The intent of the Electoral College was that the electors would discuss the various candidates and decide on a candidate, hopefully representing the views of the people who voted for the electors. Today, of course, the electors are expected to vote for the candidate they represented on the ballot. Twenty-four states have laws to punish an elector who does not vote for the candidate they represent, but there are no federal laws covering that situation. In 1952, the Supreme Court ruled that such state laws were constitutional and that each elector is a functionary of the state, not the federal government. In other words, Congress may not pass a law restricting what an elector can do.

In case of the death, serious illness, or withdrawal of a candidate who had a majority of the electors before the Electoral College meets, the electors could choose another candidate, probably of the same party.

If no candidate emerges from the Electoral College meeting with a majority, the House of Representatives goes into an immediate session. For this “election,” each state has one vote, and a candidate must receive 26 of the state votes. A minimum of 34 states must be represented in this vote, and only the top three candidates can be considered. The session continues until the house elects a president. The House has chosen the president in 1801 (Thomas Jefferson) and 1825 (John Quincy Adams).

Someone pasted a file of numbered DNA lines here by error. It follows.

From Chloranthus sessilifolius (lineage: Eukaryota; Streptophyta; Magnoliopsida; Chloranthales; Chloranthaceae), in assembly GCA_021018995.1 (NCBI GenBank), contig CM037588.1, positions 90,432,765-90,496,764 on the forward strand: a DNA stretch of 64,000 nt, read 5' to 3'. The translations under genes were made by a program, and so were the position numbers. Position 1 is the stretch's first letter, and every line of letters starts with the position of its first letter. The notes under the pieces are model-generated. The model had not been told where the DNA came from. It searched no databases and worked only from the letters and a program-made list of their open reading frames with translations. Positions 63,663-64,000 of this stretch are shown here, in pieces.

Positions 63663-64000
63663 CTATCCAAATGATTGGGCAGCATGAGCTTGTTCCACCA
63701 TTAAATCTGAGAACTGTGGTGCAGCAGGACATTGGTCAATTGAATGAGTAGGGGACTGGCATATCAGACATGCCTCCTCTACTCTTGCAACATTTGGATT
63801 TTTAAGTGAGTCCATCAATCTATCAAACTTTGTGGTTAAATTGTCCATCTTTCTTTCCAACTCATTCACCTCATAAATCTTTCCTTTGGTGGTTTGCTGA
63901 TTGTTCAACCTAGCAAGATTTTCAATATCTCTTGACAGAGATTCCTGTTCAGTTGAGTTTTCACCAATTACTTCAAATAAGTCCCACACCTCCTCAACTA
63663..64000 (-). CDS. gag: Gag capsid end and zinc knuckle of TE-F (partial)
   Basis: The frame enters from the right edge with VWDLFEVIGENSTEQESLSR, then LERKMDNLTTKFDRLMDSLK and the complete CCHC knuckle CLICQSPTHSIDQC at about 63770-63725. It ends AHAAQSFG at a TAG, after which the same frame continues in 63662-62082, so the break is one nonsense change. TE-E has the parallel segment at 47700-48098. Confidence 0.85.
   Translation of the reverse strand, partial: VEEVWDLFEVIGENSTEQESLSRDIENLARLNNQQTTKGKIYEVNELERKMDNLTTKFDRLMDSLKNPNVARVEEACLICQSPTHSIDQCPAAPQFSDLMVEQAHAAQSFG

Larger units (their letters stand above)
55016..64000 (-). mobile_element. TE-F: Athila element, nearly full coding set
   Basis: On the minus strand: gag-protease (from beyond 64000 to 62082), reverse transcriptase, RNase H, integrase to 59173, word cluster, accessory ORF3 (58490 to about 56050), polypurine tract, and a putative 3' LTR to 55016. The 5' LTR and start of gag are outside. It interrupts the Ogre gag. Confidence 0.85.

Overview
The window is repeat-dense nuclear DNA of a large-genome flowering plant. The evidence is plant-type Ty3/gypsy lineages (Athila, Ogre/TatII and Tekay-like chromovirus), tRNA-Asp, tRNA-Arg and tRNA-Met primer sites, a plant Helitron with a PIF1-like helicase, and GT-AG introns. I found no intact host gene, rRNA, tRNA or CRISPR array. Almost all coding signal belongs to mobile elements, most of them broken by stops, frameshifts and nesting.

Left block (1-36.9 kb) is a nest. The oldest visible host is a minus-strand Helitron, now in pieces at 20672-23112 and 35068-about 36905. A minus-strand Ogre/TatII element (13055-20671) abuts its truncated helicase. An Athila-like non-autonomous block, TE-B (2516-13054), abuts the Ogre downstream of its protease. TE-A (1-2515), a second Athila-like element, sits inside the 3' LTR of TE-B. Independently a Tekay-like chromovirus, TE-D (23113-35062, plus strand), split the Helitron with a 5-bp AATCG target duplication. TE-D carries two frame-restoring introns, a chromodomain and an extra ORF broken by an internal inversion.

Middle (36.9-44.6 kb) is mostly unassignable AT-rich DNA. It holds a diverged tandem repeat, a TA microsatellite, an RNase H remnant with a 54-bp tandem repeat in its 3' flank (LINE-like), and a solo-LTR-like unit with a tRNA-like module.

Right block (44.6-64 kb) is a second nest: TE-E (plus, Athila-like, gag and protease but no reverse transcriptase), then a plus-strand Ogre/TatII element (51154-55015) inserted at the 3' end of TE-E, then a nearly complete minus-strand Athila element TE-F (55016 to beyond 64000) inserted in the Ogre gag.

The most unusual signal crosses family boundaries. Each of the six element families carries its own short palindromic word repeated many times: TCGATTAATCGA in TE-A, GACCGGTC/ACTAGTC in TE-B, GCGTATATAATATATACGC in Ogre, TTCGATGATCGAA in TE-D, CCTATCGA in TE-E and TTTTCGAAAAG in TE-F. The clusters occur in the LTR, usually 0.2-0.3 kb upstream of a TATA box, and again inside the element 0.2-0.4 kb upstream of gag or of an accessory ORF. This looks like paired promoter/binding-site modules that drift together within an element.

Similarly, the Senate goes into session and chooses between the top two vote getters for vice president. Each Senator gets one vote, and at least 67 Senators must be present. A candidate must get at least 51 votes to win, and the sitting Vice President does not get a vote. The senate chose the vice president in 1837 (Richard Johnson, VP for Martin van Buren).

It is therefore possible to end up with a president from one party and the vice president from another party, especially if different parties control the House and Senate.

The last word: